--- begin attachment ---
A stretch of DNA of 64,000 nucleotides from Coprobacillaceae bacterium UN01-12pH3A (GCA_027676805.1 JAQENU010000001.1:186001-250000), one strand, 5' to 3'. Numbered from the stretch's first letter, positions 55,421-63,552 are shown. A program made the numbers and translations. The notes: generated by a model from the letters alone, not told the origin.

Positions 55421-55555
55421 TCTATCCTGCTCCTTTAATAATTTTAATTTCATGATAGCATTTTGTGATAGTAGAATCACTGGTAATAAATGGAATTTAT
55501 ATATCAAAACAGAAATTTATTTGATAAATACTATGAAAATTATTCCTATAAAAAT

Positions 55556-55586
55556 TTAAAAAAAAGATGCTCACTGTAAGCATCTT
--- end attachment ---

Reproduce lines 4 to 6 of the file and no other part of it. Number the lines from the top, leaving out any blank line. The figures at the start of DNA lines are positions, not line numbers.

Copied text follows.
55501 ATATCAAAACAGAAATTTATTTGATAAATACTATGAAAATTATTCCTATAAAAAT

Positions 55556-55586
55556 TTAAAAAAAAGATGCTCACTGTAAGCATCTT